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    Hummm...

    Then this is a bit more complex...
    I've tried to disable a few more optimisation options in the compilator parameters.
    This gives this version : http://img26.xooimage.com/files/3/f/9/lzp2-da821f.zip

    There are still a few parameters left. So a bit of tuning is still possible.

    I wish i could find an emulator that could reproduce your problem.
    Unfortunately, even VMWare & consorts does not allow to mimic another processor... Well, if anyone has an idea...

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    Still the same. I'm ready to test the next version.

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    Quote Originally Posted by Cyan View Post
    Hummm...

    Then this is a bit more complex...
    I've tried to disable a few more optimisation options in the compilator parameters.
    This gives this version : http://img26.xooimage.com/files/3/f/9/lzp2-da821f.zip

    There are still a few parameters left. So a bit of tuning is still possible.

    I wish i could find an emulator that could reproduce your problem.
    Unfortunately, even VMWare & consorts does not allow to mimic another processor... Well, if anyone has an idea...
    VMWare does not use emulation but virtualization.
    Try QEMU or BOCHS.

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    OK

    This version has nearly every optimisation removed,
    and as a consequence, is seriously slower. about 3 times slower.

    http://img22.xooimage.com/files/5/8/c/lzp2-da89d0.zip

    It's only purpose is to check if there is a link between your problem and compiler optimisations. If it does, i will carefully re-enabled compiler switches to find the optimal working set.

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    Thumbs up

    Its working perfectly. Now, if would like to start to add optimisation, I am happy to keep trying different versions until you find out exactly what was causing the problem.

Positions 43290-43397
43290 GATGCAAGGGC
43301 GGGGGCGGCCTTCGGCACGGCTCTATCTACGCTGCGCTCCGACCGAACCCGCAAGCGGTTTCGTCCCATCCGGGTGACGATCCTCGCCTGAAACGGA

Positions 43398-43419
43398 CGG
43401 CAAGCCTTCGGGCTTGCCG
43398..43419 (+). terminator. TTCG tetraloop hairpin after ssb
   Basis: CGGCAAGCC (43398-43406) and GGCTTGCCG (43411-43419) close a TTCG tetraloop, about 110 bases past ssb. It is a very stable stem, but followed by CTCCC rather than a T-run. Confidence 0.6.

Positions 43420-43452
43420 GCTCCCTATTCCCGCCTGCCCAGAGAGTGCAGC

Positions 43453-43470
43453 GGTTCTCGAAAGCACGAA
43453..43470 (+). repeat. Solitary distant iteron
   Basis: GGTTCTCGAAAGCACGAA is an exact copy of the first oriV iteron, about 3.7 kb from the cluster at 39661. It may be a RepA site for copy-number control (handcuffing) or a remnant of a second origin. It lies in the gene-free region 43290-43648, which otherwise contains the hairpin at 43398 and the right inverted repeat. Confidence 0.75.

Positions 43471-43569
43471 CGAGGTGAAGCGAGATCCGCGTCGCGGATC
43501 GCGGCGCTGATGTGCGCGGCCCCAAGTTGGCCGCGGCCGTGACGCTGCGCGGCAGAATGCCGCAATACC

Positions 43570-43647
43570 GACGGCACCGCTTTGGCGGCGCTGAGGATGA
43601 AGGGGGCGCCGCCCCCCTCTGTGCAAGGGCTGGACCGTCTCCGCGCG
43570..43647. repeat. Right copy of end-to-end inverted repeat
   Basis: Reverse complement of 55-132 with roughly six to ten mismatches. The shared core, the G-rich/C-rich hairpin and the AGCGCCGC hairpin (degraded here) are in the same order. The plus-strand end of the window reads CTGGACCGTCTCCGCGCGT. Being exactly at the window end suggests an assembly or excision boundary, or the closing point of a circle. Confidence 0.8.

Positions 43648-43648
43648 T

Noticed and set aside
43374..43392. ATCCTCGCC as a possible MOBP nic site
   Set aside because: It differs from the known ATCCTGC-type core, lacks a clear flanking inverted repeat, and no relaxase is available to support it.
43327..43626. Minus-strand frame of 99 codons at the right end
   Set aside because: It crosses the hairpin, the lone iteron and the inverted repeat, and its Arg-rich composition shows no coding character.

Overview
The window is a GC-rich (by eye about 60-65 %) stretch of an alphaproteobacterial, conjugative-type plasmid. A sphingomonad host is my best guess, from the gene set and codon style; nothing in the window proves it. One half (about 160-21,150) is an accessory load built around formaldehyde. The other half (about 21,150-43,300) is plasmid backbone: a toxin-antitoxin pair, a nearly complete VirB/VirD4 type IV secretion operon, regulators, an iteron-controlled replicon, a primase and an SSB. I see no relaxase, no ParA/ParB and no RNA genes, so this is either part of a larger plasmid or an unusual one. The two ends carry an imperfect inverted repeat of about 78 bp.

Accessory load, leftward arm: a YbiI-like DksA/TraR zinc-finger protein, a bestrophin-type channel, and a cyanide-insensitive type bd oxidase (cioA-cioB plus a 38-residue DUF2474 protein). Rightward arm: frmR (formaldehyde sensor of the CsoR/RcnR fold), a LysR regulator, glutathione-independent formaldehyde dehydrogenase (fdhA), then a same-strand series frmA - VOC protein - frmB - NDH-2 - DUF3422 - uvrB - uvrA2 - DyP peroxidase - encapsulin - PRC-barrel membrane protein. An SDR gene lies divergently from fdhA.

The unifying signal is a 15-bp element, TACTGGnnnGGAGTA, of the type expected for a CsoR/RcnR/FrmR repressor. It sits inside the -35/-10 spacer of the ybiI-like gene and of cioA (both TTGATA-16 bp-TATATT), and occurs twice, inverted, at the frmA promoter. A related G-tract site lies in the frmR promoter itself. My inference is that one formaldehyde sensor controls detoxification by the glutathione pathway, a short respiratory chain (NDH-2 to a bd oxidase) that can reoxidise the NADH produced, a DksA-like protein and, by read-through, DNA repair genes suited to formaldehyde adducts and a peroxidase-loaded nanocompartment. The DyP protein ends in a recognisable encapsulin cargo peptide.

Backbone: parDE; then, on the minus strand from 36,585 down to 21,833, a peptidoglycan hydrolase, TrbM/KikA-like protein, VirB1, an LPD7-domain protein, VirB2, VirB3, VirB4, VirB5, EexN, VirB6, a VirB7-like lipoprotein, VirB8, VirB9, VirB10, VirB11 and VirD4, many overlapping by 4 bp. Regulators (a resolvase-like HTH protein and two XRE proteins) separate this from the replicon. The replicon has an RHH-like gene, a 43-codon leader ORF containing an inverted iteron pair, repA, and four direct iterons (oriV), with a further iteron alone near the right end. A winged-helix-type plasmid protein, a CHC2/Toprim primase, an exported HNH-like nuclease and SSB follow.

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    ok, good news
    we have something to look for.

    You'll find at following address multiple version of LZP2 with various switches combinations :
    http://img42.xooimage.com/files/4/a/...lp2-da9268.zip

    I recommend following the numbers.
    Hopefully, the first version with basic optimisation should work. The,.. well, we'll see where it fails.
    I've intentionnally not provided SIMD versions. They don't provide any benefit anyway...

    Regards

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    may be "fast fp" optimization uses sse2?

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    may be "fast fp" optimization uses sse2?
    Humm, maybe,
    but that would be unwise from the compiler.
    There is a separate option which specifically enable/disable SSE2.
    So having a "hidden enabler" on an intentionnally disabled option wouldn't help.
    But well, sometimes, strange things happen...

    note : there is a very long article on MSDN related to this optimisation :
    http://msdn.microsoft.com/en-us/library/aa289157.aspx

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    Quote Originally Posted by Cyan View Post
    ok, good news
    we have something to look for.

    You'll find at following address multiple version of LZP2 with various switches combinations :
    http://img42.xooimage.com/files/4/a/...lp2-da9268.zip

    I recommend following the numbers.
    Hopefully, the first version with basic optimisation should work. The,.. well, we'll see where it fails.
    I've intentionnally not provided SIMD versions. They don't provide any benefit anyway...

    Regards
    OK, testing now...

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    Thumbs up

    1_LZP2-basic OK

    2_LZP2-inline OK

    3_LZP2-intrinsek OK

    4_LZP2-frameless OK

    5_LZP2-fastfp OK

    All of these versions work perfectly. I'm ready to test the next version.